Google recently announced its plans to discontinue the practice of tracking users on Android smartphones and tablets. The move comes as increasingly savvy users move away from platforms and apps that collect their data — sometimes covertly.
Google’s latest move comes on the heels of a similar initiative that was introduced by Apple in 2021. These new privacy restrictions are specifically related to user data that is collected for the purpose of more targeted advertising. Privacy concerns abound, this data is often collected in a discreet, covert manner without the user’s knowledge and consent.
Facebook has also admitted to collecting user data covertly by “layering” their code into thousands upon thousands of app installs. The intention is to track consumer behaviors so insights can be leveraged to achieve more targeted advertising, among other things.
Privacy, Tracking and Google Play
What has Google and Apple taking such drastic actions? The cross-app tracking gives advertisers a fair amount of information about users. They can essentially follow users from one app to the next on their smartphones, allowing for the derivation of lots of user information which can then be used for ad targeting.
Apple has already eliminated the ability to perform cross-app monitoring on its devices. This has stymied companies such as Facebook, which can no longer serve up targeted ads to iPhone users. The impact on advertising is expected to expand because Google has announced that it is planning to implement similar changes on its Chrome browser.
The User Privacy Movement and its Impact on Mobile Apps, Advertisements and Beyond
Google Play’s ban on cross-app tracking practices reinforces a movement that has been gaining momentum for over a decade. Users have been placing greater emphasis on privacy as the digital advertising industry has grappled with a major challenge: how to target users without being intrusive or compromising a user’s privacy.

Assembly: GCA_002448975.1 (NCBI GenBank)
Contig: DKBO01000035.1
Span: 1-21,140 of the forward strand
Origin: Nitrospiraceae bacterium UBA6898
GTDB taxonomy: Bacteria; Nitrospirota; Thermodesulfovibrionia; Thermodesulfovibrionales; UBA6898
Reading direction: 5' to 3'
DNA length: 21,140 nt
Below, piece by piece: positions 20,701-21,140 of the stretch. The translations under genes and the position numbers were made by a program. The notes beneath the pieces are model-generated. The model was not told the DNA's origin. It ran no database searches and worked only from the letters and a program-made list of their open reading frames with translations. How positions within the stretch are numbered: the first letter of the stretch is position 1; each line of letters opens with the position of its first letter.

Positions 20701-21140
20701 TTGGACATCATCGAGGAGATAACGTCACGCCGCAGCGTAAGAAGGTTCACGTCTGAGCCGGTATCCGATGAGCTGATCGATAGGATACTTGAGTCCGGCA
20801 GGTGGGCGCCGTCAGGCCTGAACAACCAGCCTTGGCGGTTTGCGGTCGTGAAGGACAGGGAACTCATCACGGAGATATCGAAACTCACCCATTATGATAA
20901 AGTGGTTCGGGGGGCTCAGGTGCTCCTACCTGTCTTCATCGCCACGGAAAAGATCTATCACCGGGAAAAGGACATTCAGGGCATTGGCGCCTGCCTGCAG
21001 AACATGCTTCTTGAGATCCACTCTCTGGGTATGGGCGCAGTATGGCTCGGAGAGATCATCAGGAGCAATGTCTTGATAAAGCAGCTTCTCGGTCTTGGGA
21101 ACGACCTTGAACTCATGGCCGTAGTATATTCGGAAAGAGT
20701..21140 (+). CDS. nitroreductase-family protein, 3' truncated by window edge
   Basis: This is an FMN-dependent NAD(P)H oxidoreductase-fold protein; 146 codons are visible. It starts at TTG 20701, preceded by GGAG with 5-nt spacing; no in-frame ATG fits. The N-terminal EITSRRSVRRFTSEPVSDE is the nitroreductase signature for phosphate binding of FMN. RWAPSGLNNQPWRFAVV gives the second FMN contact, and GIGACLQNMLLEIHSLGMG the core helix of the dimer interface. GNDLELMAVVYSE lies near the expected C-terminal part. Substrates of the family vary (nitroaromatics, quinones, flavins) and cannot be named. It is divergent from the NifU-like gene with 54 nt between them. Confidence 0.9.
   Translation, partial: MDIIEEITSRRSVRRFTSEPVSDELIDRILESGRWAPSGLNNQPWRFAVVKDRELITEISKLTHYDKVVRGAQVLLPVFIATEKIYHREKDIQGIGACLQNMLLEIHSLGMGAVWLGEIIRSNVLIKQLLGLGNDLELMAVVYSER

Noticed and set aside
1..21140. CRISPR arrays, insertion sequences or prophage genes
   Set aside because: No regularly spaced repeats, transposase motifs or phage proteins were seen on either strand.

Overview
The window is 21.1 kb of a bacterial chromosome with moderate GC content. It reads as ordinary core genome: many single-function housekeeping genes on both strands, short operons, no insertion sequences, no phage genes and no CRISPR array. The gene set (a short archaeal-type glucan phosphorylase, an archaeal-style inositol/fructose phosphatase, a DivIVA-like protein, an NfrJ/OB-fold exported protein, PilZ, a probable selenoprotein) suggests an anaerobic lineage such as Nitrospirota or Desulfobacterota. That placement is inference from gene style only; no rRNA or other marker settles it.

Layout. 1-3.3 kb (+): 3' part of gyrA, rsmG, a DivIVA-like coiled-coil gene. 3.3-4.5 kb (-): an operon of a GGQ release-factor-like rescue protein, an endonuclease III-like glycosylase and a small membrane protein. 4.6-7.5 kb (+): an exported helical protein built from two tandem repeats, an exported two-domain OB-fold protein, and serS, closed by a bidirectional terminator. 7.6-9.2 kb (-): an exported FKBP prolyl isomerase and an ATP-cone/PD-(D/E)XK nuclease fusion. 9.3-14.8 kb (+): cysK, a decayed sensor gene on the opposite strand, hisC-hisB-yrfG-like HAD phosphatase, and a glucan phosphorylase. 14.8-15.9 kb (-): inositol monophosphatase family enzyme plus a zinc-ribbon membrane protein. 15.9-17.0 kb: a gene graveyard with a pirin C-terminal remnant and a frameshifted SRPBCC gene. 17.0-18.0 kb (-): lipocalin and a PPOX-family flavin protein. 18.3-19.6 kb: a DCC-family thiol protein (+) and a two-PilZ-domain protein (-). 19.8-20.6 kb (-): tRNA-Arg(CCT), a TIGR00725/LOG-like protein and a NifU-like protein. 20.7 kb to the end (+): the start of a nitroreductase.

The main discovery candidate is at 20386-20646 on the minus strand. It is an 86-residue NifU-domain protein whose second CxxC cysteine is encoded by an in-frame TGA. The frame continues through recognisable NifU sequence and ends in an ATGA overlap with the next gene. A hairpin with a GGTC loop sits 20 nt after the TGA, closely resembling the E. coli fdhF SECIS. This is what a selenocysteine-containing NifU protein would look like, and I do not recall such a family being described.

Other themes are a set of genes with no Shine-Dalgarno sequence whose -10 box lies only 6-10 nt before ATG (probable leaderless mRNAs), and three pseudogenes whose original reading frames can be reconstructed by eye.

The ad targeting trend is difficult to ignore. You may notice that you visit a website, query a brand name or click on a product and suddenly you are confronted by that item everywhere you look. You find that every advertisement and sponsored post is related to that company, product, brand or keyword. That is data mining at its best. And that is the exact type of user data that is at the core of Google’s latest privacy changes.
To limit the “potential for covert data collection,” Android apps are no longer permitted to profile users’ online activity. In fact, Google recently announced “a multi-year initiative to build the Privacy Sandbox on Android, with the goal of introducing new, more private advertising solutions…Specifically, these solutions will limit sharing of user data with third parties and operate without cross-app identifiers, including advertising ID….In order to ensure a healthy app ecosystem — benefiting users, developers and businesses — the industry must continue to evolve how digital advertising works to improve user privacy.”
Google Play previously rolled out advertising IDs as an effort to improve user control over their privacy settings. With the generated ID, users can opt out of viewing personalized ads in the Google Play apps. This also benefits developers, making it easier to comply with regulations and improving the dynamic with users by respecting their privacy preferences.
Privacy is an increasingly important part of the development landscape, so you need a development partner that is well-versed on this topic. At 7T, we understand the privacy concerns facing clients in a variety of business sectors, including finance, healthcare, network marketing and beyond. We’re well-positioned to develop software solutions to meet your needs, while maintaining privacy and security.
7T maintains offices in Dallas, Houston, Chicago, and Austin, but our clientele spans the globe. If you’re ready to learn more about our digital transformation solutions, contact 7T today.